A while ago, I interviewed Banana the Poet for my View From the Shoe column. It was, and still is, the most popular edition of that column I've had. You fell in love with Banana and her take on the world. So when she told me that The Alternative Poetry Book was now available on Amazon, I wanted first to give everyone the chance to buy it, and second to use it as an excuse for another interview. So here she is, the wonderful Banana:
1. Your poetry brightens many people's days on twitter and elsewhere. Do you get frustrated when people see you as a "happy poet"? And is that part of why you've deliberately written this book in two styles?
I try not to get frustrated by anything. Being seen as a "happy poet" is lovely! I'd rather be seen as a beautiful sylph-like figure with the intellect of a mega genius, but anything positive is good and at least "happy poet" is attainable as an image.
As for deliberately writing anything :) I wish! I just spout poetry day after day after day ad infinitum. I had no idea of a book when I wrote them - let alone a series of seven books. But when I did decide to package them up into a book form I already had two poetry blogs - one for funny/silly poems and one for serious poems.
This wasn't a purposeful thing either. I just started off posting my funny poems because I thought they would be most interesting for people and I felt less timid about them because it is always easier to share jokes than deeper feelings especially with strangers who might not be sympathetic or kind.
As time went on I gained confidence and realised that most people I encounter online are indeed very sympathetic, kind and supportive so I was encouraged to share my more 'raw' poetry. It didn't fit in my silly/happy poetry blog so I began poems-2-share.
I wanted to include both aspects of my poetry in my books and alternating 'serious' with 'funny' just felt the obvious way to go.
2. I love the any which way you can of the book. Which way is reading it back to front, and which is reading it the right way?
There is no right way and there is no wrong way. Any way that gets you through it is a good way. Upside down and in a mirror might be tricky - but hey if you fancy trying it - why not? I wonder if I should bring out a cloth book version for under water?
3. I'm not as versed in poetry as I'd like to be, but my limited knowledge of poetry makes me think, when I think of your book, of Blake's Songs of Innocence and Experience. Is there anything in that?
You've guessed it! I am in fact Blake reincarnated only with more talent (that's a joke) and large bazooms (not a joke). I sing a lot higher these days, am both more innocent and experienced than in my previous incarnation and avoid tygers/tigers like the plague!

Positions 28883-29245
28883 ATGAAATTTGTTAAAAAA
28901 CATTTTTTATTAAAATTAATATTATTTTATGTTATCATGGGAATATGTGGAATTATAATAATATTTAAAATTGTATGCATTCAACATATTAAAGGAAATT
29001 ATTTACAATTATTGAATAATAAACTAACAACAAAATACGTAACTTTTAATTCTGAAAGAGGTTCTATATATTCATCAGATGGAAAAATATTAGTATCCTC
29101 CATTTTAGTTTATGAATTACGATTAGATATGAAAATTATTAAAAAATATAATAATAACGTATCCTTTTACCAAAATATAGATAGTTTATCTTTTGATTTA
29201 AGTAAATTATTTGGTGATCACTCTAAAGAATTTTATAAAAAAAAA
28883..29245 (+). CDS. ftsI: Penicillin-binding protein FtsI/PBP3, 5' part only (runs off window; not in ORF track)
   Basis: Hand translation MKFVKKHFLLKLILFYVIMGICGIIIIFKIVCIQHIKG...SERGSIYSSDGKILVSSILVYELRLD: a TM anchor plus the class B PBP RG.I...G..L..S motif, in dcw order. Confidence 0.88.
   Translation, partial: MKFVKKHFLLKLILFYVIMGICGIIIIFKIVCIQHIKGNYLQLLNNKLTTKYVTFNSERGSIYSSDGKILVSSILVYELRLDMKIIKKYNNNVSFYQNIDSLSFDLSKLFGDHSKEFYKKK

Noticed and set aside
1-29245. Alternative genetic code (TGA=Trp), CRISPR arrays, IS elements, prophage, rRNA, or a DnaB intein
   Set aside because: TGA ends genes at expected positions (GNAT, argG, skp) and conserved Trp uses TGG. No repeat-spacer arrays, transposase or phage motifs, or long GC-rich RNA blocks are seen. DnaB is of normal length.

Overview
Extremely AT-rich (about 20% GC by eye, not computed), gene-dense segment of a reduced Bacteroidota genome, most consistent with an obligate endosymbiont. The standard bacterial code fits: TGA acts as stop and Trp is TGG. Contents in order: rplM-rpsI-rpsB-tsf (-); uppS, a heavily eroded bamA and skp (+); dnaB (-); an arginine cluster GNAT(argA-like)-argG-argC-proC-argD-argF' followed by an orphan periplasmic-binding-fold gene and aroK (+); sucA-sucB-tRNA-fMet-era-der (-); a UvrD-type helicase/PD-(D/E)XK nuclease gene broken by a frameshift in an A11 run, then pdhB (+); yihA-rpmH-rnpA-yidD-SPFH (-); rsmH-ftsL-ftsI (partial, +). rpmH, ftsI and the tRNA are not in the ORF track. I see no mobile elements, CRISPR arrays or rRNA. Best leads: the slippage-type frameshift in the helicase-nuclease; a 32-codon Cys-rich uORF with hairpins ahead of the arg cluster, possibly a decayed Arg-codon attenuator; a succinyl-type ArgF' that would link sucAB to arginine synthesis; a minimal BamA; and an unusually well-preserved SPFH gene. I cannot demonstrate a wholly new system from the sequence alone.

4. Why red and yellow?
Red is for the ketchup in my fried egg,
Yellow for the caterpillar crawling up my leg.
Together they make a bright, loud cover for my book,
They grab the eye and visually shout "come and take a look!"
Yellow is for butter, dandelions and sun.
Red is for the blood and danger deep in everyone.
The balance that is found in having Yin and Yang,
the colour and the life and the noise of fizz and bang!
5. You live in a gorgeous part of the world. Does that make writing poetry easier or harder?
Much much easier.
6. Can you remember anything about the first poem you wrote?
In this lifetime you mean? Not when I used to be Blakey?
I recently found while tidying out a drawer - a fragment of paper. It was very thin - almost toilet papery and carried the old familiar clonky blue typewriting that I used to bash out of my first plastic Petite typewriter. I must have been between 7 and 9 when I wrote it. My teenage son said on reading this "you were one seriously disturbed little doodie!" It's hard to argue with that on the facts :) Here's a facsimile of it:
TWERE night where winter dwelttt,
TWAS day when summer was felt ,
YOU n ever new when it would stop ,twirling , hurling , winter leaves whirling towards
you . Never, never whould they stop .
Till baby birds fall plop from their nests .
falling , falling from their nests . .
7. Is there a poem inside you you feel you have to write - one day - but just can't bring out?
Goodness me no. I haven't got that sort of organisation or patience. I suffer more from poetic diarrhoea than poetic constipation. As soon as it begins to solidify - it's out there!
8. What reaction from a reader would please you the most?
The ultimate would be for a reader to read my work online and then feel so attached that they buy it in book form to re-read and share with others. Even better if they buy lots of copies for their friends, relatives etc or one for every room in the house because they couldn't bear to suddenly want to read one of the poems and not have the work to hand immediately!
But just reading it online and having an "Ah! I liked that," moment - for whatever reason - is absolutely all I ever really hoped for and more than I expected.
I'm writing to please readers, they don't need to please me.
9. Do you think poetry should be taken more seriously by people? Or less?
I don't "do" should - if I can avoid it. As long as people choose to take poetry at all they can take it anyway they want. I like my poetry in a certain way and that is the way I produce it. But if others have other ideas - that's fine - as long as nothing is imposed on either me or them we can all swim along together in the same sea without getting in each other's way.
10. What next?
I have no idea at all. That's what is so exciting about life - you never know what will happen and there's always something new and surprising to explore.
Thank you so much!